Karmudjun
Interesting - it is nice to see that some alternative uses for old train routes or even for existing commuter rails are still being thought through. Especially if the electronic interface does work like elevators controls and keep the availability to first call/first usage. The issue with available sidings for these systems traveling on in-use low use lines means infrastructure costs, but if private vehicle costs continue to increase it certainly improves the outlook of country living in a modern world. These possibilities are just that - possibilities, but they are not ready for the West USA or even the Midwest USA. But who knows when?
Marco McClean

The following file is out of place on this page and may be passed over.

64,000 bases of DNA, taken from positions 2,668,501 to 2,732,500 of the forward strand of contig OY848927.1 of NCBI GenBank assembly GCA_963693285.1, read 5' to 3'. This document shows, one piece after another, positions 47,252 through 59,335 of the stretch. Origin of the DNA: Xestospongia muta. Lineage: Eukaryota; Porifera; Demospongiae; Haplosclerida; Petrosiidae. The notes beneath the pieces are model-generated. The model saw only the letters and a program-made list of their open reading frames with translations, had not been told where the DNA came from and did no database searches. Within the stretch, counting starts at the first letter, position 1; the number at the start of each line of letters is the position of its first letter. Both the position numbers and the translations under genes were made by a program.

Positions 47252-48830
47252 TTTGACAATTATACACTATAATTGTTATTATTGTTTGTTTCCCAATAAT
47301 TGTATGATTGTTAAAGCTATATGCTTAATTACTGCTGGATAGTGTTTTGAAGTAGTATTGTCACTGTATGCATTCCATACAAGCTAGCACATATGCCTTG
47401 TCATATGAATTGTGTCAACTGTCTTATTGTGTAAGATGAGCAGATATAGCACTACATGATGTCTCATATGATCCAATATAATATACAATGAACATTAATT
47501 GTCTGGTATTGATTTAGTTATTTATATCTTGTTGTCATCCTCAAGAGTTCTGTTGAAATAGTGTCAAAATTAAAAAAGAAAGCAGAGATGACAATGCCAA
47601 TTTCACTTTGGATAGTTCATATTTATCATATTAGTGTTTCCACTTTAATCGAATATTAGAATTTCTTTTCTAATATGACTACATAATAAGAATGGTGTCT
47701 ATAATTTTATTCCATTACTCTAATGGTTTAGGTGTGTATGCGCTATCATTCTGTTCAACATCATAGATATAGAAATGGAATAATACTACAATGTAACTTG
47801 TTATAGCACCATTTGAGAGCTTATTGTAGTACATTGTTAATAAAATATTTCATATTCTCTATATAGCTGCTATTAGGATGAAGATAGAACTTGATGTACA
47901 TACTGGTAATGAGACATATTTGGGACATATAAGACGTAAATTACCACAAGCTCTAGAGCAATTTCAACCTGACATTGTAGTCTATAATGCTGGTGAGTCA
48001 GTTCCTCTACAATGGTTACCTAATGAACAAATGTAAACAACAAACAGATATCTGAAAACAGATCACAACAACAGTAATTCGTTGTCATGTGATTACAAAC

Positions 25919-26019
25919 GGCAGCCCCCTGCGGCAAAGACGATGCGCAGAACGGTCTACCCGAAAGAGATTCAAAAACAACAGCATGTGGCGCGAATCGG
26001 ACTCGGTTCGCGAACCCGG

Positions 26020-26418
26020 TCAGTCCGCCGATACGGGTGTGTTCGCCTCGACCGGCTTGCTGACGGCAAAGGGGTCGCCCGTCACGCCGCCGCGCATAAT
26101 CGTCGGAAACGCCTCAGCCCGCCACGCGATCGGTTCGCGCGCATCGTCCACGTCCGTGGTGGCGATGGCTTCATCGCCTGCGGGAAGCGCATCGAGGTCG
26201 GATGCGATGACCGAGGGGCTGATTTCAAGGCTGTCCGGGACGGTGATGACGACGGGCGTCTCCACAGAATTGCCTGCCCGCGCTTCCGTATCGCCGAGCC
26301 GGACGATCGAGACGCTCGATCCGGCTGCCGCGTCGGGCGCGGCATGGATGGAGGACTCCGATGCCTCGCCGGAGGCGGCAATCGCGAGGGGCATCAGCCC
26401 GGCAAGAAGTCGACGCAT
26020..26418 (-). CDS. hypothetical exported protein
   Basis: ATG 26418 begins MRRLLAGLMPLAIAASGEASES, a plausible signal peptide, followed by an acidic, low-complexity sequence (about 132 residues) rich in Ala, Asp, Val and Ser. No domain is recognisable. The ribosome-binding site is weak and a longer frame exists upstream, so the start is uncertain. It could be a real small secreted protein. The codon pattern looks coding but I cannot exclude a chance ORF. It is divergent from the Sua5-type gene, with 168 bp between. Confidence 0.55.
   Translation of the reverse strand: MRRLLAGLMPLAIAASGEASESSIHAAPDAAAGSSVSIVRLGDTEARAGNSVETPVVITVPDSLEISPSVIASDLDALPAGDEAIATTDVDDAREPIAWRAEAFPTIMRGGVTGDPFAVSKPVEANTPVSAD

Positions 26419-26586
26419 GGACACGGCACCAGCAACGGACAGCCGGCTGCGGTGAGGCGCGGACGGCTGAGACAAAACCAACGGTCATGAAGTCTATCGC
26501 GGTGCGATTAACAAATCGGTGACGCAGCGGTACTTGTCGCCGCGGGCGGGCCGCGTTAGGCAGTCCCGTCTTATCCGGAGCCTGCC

This technology, invented in 1910 (the Brennan monorail), could be used for brooms, and guitars, and other things you normally have to hang on the wall or lean up in a corner or shove behind something, so instead you'd just let go of it anywhere and it would stay standing up right there until you need it again. Also furniture: instead of four legs, one at each corner, that make a dresser or kitchen island or console teevee/record-player/radio hard to vacuum under, it would have only one leg in the middle or two in the back, and balance itself gyroscopically (either with internal gyros or, with a single leg, by spinning the whole thing, or balance using rocket jets or compressed air, or superconducting magnets (over a layer of sheet metal beneath the carpet), like the furniture in Malachi Constant's office in /Sirens of Titan/ so no legs at all. And you could use this principle for military hardware. No more loss of weapons or warships or airplanes in tall grass or heavy seas or a tornado. Wherever you put it, it stays vertical, poised on end, maybe even hopping a little up and down like a cartoon exclamation point, so you can see it from a mile away and go right back to it after you've taken a walk (or a swim) to answer the call of nature. Speaking of which, toilets on a train like the one in the article above would have to squirt out the side to strike between the tracks, not beneath it as in a normal train, to avoid fouling and corroding the rail.